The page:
GlaxoSmithKline ($GSK) has been laying off workers by the hundreds over the past several years, just like its Big Pharma rivals. The British press hasn't let national pride get in the way of thumping the U.K.-based company for those job cuts, either. But in a take-out on Glaxo's respiratory-drug plant in Ware, England, the Independent points out that without those "efficiencies," the company might not be able to afford to produce drugs in its home country.
The Ware plant is heavily automated these days, and its workforce has been cut in half from pre-2010 levels. Only 6 men are working on four assembly lines when the Independent visits, helping to turn out 220,000 inhalers a day. Moving that production to lower-cost countries such as China would be too costly, not to mention risky, GSK's Jo Barrett told the newspaper.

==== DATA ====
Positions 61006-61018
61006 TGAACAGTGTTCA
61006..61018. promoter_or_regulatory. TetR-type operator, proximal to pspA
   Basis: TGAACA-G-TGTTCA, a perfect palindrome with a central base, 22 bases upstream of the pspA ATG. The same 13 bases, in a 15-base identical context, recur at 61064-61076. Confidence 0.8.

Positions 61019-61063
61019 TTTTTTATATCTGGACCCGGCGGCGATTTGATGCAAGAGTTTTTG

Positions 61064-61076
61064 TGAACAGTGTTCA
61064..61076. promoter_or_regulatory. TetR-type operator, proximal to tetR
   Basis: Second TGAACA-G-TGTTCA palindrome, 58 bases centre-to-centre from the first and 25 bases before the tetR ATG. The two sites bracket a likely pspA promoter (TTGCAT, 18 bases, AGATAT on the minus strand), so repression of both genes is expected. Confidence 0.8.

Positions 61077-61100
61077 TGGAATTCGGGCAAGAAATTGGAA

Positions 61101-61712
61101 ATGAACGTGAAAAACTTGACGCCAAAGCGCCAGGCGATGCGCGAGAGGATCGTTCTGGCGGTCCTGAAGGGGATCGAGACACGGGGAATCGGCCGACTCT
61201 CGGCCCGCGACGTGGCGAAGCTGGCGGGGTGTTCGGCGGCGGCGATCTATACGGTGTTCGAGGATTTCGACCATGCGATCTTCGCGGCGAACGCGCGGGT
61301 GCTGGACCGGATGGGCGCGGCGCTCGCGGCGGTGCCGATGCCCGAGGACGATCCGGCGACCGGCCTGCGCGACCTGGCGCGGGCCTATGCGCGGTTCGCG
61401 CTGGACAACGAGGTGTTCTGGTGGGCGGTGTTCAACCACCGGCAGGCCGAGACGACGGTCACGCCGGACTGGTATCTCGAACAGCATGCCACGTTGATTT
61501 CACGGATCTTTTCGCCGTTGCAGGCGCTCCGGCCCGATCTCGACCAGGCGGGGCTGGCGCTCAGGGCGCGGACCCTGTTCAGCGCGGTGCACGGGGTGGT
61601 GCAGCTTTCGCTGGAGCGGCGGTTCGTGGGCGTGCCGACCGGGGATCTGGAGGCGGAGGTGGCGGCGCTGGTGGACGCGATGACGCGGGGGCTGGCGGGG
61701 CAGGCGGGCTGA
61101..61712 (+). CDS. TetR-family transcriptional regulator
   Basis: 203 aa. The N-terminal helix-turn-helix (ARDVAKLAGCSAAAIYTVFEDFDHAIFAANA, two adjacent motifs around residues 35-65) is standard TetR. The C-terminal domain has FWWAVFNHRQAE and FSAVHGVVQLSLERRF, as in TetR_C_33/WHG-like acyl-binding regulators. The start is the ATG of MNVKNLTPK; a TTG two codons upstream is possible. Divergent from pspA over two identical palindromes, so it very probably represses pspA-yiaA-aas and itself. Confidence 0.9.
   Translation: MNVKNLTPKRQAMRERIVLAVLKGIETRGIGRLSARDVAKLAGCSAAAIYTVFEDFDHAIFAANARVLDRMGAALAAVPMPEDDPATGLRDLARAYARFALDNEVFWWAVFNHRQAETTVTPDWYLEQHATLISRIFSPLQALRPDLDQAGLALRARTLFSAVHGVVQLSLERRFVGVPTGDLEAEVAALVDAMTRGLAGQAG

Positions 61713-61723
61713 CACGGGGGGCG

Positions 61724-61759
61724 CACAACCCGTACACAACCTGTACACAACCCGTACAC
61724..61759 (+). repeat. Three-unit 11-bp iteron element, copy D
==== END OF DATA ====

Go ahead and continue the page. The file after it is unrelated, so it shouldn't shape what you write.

"It would involve massive technology costs plus huge training, whilst here we have easy access to Europe and good logistics to overseas markets," said Barrett, the Ware plant's respiratory product stream director. In fact, some 95% of the Seretide inhalers made in Ware were exported, many to China and India.
It helps that the drugs GSK turns out in Ware aren't facing generic competition. As the Independent points out, the Seretide patent ran out in several countries already, but replicating production is tough, so the product is maintaining billions in sales every year. The plant is also gearing up for Relovair, an intended successor to Glaxo's Advair product, working with R&D staff nearby.
- read the Independent story
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